Undergraduate Population: 3,367
Admission Rate: 57%
Most Popular Majors: Architecture, Graphic Design, Illustration
New York University
Undergraduate Population: 24,888
Admission Rate: 31%
Most Popular Majors: Liberal Arts & Humanities, Business, Economics
If you are applying to one of the artistic programs, you can apply test optional because of the importance of the portfolio; if you apply TO, they will focus more on transcript so make sure your senior grades stay strong.
NYU - Tandon Engineering
Many of the professors are doing industry research so reach out to them to get research opportunities and/or TA positions; you can do research starting freshman year, but most don’t do it until 4th year
Undergraduate Population: 2,461
Admission Rate: 16%
Most Popular Majors: Psychology, Economics, English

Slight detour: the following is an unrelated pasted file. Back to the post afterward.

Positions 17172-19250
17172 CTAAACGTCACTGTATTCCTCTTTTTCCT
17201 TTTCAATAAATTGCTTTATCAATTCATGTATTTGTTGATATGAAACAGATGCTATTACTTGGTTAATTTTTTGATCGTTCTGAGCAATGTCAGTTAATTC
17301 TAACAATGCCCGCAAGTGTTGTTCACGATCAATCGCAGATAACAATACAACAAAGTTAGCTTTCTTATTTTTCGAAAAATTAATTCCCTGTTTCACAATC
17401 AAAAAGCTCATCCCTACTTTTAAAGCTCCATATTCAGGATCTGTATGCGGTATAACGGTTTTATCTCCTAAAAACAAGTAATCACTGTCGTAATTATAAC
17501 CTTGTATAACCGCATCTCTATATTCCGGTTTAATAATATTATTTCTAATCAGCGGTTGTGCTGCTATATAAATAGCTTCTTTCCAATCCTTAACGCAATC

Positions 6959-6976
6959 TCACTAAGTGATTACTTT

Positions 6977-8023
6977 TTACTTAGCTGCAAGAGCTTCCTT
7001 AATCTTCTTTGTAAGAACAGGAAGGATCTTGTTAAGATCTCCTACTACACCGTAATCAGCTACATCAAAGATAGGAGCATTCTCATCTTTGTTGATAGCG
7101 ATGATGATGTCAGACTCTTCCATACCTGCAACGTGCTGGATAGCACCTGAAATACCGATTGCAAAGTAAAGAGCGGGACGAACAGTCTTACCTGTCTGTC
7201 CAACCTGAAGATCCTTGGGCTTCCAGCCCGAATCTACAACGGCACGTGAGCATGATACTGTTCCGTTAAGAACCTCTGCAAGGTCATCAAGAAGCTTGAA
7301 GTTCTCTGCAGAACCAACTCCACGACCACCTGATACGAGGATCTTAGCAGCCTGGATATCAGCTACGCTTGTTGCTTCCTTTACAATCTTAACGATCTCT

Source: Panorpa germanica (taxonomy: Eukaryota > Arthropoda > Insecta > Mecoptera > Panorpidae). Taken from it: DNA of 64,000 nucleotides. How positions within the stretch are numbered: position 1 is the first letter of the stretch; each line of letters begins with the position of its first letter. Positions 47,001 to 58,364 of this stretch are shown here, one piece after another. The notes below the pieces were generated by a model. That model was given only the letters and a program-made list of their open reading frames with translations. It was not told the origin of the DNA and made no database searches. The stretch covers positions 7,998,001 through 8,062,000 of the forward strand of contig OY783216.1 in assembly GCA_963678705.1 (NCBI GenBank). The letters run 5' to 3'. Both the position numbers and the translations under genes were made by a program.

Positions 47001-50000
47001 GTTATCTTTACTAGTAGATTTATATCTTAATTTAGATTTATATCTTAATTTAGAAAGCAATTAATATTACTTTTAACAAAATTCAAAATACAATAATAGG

Barnard is the only all women's college to have Division I sports. Also, Barnard students can take as many classes at Columbia as they want and vice versa which makes most of Barnard's classes actually co-ed.
Undergraduate Population: 7,552
Admission Rate: 6%
Supplemental essays are one of the most important factors that Columbia Admissions uses to determine if an applicant is a good fit.
Written by a guest blogger
Parenting a child is hard work. Early on there are the sleepless nights, the messes, the tantrums.... Your child is completely dependent on you and it is exhausting. You dream of the days when they can take care of themselves - dress themselves, bathe themselves, do their own homework, drive themselves where they need to be..., it sounds gloriously freeing. But along with it comes an independent person with their own identity and own ideas, one who doesn't always (ok, hardly ever) listens to your advice and begins a journey that can be extremely frustrating and mentally exhausting as a parent.